Isn't this making up stories just so much fun!!?

35 posted on 05/20/2003 6:15:06 PM PDT by AndrewC
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Comment #36 Removed by Moderator

To: CobaltBlue
It's possible that life on earth came from somewhere else, hitching a ride on an asteroid or meteorite or whatever and you aren't a teensy bit curious

No. Because that didn't happen

37 posted on 05/20/2003 6:17:30 PM PDT by billbears (Deo Vindice)
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To: Mike Darancette
But there was life on Earth BEFORE the Impact Event and Ice formation described in the article, life that was ancesteral to life that existed afterward.

Oh bother, such petty details!

Speaking of details. How deep was the ice sheet over snowball earth and how large was its extent?

38 posted on 05/20/2003 6:24:08 PM PDT by AndrewC
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To: AndrewC
Small Bang Theory.
39 posted on 05/20/2003 6:26:18 PM PDT by jwalsh07
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To: AndrewC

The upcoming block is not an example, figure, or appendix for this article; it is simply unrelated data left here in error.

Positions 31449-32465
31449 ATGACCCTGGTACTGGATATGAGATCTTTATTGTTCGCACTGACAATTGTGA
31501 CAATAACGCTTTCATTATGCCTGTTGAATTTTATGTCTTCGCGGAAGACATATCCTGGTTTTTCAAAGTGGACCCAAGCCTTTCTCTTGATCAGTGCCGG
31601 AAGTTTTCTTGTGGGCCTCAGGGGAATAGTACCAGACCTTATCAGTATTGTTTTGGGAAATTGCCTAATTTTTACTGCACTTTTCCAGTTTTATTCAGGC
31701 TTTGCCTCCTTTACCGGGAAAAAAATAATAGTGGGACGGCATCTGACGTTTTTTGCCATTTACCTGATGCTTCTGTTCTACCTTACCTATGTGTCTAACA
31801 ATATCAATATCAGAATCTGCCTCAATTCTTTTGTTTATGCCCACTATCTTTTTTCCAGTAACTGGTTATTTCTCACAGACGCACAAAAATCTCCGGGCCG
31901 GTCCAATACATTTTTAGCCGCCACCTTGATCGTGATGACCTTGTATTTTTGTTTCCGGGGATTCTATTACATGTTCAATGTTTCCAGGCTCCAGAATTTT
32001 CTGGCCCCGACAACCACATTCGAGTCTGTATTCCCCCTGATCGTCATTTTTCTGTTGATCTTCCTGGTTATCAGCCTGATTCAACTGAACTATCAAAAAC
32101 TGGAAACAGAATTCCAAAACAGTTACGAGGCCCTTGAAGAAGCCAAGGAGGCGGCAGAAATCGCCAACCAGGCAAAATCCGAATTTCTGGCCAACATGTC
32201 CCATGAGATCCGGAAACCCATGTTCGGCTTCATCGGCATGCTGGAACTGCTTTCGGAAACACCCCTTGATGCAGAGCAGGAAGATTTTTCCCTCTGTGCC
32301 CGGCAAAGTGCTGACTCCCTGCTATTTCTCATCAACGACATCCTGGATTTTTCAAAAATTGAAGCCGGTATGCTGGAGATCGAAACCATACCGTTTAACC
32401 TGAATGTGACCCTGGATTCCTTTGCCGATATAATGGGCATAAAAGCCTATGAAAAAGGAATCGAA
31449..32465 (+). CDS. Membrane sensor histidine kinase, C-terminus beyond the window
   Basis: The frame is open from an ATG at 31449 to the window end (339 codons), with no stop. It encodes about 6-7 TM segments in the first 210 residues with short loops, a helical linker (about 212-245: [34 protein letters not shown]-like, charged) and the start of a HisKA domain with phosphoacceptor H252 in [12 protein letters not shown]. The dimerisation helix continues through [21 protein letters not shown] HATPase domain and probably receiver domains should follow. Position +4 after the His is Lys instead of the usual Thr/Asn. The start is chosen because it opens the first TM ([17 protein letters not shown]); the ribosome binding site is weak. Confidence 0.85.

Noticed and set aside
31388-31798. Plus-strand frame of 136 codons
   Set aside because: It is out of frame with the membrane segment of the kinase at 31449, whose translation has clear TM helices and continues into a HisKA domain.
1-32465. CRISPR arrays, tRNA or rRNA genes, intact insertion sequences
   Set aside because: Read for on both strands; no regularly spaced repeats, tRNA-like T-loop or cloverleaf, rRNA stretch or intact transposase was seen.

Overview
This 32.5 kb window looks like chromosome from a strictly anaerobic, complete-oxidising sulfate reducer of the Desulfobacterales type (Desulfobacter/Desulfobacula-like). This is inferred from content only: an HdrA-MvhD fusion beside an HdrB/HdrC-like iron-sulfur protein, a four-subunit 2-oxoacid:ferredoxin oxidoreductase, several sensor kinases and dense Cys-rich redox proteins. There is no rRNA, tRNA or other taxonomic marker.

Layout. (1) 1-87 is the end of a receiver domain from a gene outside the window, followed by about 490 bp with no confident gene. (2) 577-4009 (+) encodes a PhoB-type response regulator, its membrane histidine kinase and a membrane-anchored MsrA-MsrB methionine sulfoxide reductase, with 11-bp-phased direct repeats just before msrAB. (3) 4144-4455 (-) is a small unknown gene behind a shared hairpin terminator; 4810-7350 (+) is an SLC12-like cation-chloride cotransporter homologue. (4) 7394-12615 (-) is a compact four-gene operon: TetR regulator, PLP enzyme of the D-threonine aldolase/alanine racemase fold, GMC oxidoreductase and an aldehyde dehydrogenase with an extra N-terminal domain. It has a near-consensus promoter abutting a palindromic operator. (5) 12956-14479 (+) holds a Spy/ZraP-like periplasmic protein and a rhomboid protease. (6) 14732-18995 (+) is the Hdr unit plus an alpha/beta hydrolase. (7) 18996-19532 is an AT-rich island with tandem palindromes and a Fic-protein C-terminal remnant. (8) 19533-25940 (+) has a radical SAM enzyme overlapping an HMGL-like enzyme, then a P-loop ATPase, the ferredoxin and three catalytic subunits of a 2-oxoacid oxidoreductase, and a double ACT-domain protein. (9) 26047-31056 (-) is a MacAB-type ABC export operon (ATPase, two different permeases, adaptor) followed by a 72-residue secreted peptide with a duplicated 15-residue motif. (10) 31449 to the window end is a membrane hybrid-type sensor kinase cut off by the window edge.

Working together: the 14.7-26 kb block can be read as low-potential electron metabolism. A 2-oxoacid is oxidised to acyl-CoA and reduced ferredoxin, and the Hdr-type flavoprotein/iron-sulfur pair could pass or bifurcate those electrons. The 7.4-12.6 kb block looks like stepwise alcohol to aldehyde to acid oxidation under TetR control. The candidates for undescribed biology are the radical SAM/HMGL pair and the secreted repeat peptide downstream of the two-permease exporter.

Okay. Birds are avian dinosaurs. The birds kinda ran things for a short time after the demise of the non-avian dinosaurs.

Better?

40 posted on 05/20/2003 6:26:58 PM PDT by Junior (Computers make very fast, very accurate mistakes.)
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To: Mike Darancette


Well...

I guess...

If I woke up in the morning and discovered that a huge asteroid was about to really knock the china outta the cabinet, the wife and I would surely engage in some "rapid proliferation" of our own.

TMMT
41 posted on 05/20/2003 6:29:15 PM PDT by The Magical Mischief Tour
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To: metacognative
Giant explosions lead to higher levels of complexity.


Exactly....I'm still waiting for a tornado to blow through the local junkyard and create my "Corvette".
42 posted on 05/20/2003 6:30:47 PM PDT by dagoofyfoot
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To: jwalsh07